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Nexus S


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Nexus S on First Boot

In August 2011, I got tired of my Palm Pre's speaker not working and the great number of apps available on Android and I decided to get an Android. I liked the Nexus S because it did not include the restrictions that other carriers included. I also wanted to be able to hack it, but up to January 2012, I have not hacked it.

The phone does much more than the Palm Pre did - with more apps and better hardware. However, I know the Pre had flaws. I thought a top of the line Android phone would not run into similar problems. The phone is not as snappy as I would like. I might have installed too many apps, but I try to limit the number of running apps. I have higher expectations, and the phone is not living up to them.

The stock email app does not do search for Exchange in boxes. Let me say that again. A phone made by the world's largest search company does not do email search. I don't understand why Google can not implement this. It is listed as a bug in Google's tracking system. I use the Enhanced Email app instead to make up for this feature.

The Android UI is a complete and utter mess. And I have a stock Android phone without handset manufactures mucking it up. The back button either goes back a screen or exits out the app. Many actions are undiscoverable, except when you try pushing and holding, or hitting the option key. It is pretty hard to switch between other open apps, or even to open the launcher is a two-step process.

Google has supposedly fixed this in Honeycomb, but that is tablet only. Android 4.0 (Ice Cream Sandwich) was announced in October. As of January 22, it is still not available on my Sprint Nexus S. And when it comes, many apps will be incompatible.

Battery life in the basic battery was awful. I could go from 9am to about 6pm. This is completely unacceptable in my life. I need to be able to go till 2am without plugging in. I am also unwilling to micromanage my battery (turning off wireless, etc). I bought an extended battery which works well enough to go till 2am.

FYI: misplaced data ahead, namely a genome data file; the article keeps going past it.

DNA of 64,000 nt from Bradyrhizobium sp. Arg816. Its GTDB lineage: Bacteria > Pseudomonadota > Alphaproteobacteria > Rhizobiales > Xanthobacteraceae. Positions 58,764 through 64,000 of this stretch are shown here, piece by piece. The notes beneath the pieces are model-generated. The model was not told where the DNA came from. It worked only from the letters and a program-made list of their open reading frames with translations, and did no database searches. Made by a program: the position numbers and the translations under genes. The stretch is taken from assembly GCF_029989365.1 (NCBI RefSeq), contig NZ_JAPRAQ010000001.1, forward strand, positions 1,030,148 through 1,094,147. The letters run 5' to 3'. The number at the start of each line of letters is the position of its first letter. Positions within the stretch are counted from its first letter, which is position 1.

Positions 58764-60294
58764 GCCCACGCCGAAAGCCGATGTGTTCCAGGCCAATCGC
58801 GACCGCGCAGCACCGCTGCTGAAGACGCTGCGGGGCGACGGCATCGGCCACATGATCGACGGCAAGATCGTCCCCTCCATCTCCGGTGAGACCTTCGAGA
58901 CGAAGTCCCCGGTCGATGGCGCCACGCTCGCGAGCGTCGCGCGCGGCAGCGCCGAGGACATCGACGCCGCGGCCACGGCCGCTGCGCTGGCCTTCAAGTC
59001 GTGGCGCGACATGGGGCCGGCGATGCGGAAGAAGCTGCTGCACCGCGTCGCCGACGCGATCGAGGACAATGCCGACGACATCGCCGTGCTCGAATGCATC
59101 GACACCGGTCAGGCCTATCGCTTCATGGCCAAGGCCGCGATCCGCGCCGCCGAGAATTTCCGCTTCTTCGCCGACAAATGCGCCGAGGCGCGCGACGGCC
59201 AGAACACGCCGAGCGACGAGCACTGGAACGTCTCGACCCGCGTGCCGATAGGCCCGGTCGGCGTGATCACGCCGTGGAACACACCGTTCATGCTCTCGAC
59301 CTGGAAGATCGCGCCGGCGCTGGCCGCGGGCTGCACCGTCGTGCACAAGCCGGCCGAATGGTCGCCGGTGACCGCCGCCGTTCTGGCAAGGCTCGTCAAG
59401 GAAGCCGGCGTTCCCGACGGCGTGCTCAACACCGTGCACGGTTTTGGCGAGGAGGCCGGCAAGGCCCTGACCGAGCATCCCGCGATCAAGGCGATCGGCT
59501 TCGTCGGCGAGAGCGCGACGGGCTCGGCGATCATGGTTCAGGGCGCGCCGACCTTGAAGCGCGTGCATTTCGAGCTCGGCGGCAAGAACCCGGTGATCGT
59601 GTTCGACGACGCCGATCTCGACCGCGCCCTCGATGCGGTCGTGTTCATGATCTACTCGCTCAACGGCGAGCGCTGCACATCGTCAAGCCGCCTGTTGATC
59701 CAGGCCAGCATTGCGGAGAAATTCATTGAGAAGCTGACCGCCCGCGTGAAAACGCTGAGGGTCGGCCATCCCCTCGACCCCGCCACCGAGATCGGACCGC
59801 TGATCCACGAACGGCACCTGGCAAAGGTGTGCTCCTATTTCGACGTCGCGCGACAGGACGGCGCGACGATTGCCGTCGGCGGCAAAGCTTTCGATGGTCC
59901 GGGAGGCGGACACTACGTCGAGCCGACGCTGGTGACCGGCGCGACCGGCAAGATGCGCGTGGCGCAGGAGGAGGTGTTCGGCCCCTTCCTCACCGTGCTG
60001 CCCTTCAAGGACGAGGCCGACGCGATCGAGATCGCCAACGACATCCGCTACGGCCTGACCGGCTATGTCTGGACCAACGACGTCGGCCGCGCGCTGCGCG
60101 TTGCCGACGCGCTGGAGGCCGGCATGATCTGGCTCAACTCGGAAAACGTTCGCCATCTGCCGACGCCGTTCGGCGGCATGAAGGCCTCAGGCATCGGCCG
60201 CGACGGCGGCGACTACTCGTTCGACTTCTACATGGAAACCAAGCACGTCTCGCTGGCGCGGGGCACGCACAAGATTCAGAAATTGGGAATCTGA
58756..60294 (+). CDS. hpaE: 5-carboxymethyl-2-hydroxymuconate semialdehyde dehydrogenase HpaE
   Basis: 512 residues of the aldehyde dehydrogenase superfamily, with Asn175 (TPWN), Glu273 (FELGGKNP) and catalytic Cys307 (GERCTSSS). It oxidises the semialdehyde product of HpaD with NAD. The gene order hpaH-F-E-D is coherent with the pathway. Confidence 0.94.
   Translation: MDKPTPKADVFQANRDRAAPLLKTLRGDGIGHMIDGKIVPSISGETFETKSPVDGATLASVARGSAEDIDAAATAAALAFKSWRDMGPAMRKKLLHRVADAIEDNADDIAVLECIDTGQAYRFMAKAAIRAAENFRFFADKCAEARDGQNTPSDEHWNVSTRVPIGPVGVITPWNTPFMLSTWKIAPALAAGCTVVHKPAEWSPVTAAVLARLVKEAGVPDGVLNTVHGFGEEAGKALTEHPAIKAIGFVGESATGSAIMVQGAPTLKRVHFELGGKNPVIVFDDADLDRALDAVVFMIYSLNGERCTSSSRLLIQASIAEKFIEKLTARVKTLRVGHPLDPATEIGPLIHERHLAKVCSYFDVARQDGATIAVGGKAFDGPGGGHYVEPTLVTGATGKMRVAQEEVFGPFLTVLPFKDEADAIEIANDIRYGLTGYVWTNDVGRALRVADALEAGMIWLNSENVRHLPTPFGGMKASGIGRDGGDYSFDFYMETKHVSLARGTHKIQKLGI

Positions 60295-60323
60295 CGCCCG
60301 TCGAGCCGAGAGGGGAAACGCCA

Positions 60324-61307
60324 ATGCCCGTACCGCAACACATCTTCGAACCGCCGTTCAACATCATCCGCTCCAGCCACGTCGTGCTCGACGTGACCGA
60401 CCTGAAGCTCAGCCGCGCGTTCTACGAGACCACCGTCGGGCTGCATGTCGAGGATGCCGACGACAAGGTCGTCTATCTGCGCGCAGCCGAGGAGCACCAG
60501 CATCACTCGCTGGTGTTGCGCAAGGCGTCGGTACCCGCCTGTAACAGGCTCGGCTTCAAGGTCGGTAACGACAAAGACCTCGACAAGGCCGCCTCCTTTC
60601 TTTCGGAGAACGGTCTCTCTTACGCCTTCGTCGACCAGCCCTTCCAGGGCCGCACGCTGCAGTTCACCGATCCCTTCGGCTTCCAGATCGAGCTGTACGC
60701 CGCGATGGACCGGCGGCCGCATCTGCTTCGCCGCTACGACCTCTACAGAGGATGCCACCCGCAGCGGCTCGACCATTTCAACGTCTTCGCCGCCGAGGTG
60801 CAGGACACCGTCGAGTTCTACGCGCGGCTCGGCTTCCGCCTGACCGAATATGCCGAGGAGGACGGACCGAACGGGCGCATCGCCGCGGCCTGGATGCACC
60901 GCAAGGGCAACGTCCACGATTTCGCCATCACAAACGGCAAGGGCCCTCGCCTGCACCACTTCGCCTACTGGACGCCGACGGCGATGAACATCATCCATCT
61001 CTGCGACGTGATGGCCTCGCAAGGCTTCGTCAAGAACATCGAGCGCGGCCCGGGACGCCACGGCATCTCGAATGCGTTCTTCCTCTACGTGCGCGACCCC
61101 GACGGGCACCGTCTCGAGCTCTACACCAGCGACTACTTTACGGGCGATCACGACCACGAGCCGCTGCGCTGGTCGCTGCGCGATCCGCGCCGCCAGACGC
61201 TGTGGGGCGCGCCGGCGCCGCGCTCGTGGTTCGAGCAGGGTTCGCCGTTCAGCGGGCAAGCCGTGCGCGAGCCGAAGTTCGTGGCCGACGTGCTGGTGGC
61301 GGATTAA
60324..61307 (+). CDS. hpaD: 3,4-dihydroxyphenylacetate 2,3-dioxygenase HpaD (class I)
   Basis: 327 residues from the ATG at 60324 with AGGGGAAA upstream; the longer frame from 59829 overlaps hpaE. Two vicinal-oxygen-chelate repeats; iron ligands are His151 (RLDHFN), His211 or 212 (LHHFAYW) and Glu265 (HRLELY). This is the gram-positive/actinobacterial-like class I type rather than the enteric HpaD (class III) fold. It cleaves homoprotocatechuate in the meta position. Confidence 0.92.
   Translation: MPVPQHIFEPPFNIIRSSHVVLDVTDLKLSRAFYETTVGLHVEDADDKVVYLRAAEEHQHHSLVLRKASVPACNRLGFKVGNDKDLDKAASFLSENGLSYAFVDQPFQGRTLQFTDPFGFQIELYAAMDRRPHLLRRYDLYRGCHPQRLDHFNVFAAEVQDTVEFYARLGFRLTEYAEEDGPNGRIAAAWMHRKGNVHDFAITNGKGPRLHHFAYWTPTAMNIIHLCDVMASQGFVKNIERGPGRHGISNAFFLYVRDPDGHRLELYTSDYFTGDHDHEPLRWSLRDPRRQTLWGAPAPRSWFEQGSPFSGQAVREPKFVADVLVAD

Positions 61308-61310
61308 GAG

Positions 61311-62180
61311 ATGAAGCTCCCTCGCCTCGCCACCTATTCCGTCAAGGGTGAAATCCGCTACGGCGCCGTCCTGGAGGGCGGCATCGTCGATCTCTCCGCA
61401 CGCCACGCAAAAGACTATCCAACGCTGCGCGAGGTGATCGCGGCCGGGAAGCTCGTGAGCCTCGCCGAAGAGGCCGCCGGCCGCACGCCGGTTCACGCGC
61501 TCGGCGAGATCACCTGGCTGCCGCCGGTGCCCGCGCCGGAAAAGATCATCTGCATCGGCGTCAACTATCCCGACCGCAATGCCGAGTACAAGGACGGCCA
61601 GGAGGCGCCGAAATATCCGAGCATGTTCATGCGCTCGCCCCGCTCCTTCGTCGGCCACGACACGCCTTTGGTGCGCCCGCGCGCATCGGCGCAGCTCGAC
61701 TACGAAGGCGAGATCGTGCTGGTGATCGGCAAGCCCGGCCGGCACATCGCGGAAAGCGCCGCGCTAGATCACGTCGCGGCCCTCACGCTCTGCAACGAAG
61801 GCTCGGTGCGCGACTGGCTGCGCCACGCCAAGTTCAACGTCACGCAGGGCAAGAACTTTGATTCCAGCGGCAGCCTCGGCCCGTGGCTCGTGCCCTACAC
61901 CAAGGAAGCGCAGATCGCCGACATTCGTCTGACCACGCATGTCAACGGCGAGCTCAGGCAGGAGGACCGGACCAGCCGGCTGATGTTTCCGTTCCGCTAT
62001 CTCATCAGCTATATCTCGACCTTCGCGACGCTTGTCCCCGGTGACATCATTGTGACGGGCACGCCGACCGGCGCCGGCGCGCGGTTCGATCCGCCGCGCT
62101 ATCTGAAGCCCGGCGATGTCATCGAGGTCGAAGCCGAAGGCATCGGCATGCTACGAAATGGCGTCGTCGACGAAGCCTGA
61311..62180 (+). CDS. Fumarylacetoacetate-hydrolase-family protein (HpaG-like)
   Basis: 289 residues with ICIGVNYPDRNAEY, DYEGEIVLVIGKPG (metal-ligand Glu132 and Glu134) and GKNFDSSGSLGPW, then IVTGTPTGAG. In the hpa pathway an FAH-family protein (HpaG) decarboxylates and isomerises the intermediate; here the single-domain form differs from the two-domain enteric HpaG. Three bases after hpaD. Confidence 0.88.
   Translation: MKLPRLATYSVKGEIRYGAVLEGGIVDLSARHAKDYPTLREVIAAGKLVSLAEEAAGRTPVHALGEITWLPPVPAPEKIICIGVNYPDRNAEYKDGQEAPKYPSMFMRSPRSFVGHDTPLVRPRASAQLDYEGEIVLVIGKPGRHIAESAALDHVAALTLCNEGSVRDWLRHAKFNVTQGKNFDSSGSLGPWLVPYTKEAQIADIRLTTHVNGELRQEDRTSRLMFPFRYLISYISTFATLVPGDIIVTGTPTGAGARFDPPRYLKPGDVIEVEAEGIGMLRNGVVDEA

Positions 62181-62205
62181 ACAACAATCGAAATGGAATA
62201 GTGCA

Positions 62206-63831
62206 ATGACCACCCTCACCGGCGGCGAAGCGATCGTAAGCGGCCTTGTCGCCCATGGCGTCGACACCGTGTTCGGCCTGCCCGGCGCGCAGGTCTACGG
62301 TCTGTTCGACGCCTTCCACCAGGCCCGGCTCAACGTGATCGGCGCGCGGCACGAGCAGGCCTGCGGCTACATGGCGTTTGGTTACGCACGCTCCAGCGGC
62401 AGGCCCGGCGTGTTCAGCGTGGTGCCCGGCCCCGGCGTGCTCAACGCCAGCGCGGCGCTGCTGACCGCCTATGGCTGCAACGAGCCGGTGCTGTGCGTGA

My Nexus S has NFC. However, I have never actually used it. This is mostly because I had to replace the standard NFC battery cover with a special cover for my extended battery.

I use the Executive Assistant app immediately after the lock screen. I really like this to be able to preview my email without having to always open the email app.

However, my favorite app is the Pulldown App Drawer. Android would be completely unusable without it.

So overall I'd give it 3 stars out of 5. But the iPhone is not much better. It has a much better battery life, but the UI is much more limited. Switching between apps is hard - you can't do something like Pulldown App Drawer. It's gotten much better with iOS 5 - they finally have decent notifications. There are no other competitors.

Cell Phones v  d  e

  • Nokia 1221 (?? - Jan 2007)
  • Motorola C261 (Jan 2007 - July 2009)
  • Palm Pre (July 2009 - August 2011)
  • Nexus S (August 2011 - July 2013)
  • iPhone 5 (July 2013 - July 2015)
  • Nexus 6 (Nov 2014 - July 2015)
  • iPhone 6 Plus (July 2015 - Sept 2016)
  • iPhone 7 Plus (Sept 2016 - Sept 2018)
  • iPhone Xs Max (Sept 2018 - Nov 2020)
  • Pixel 4a (Secondary Sept 2020 - )


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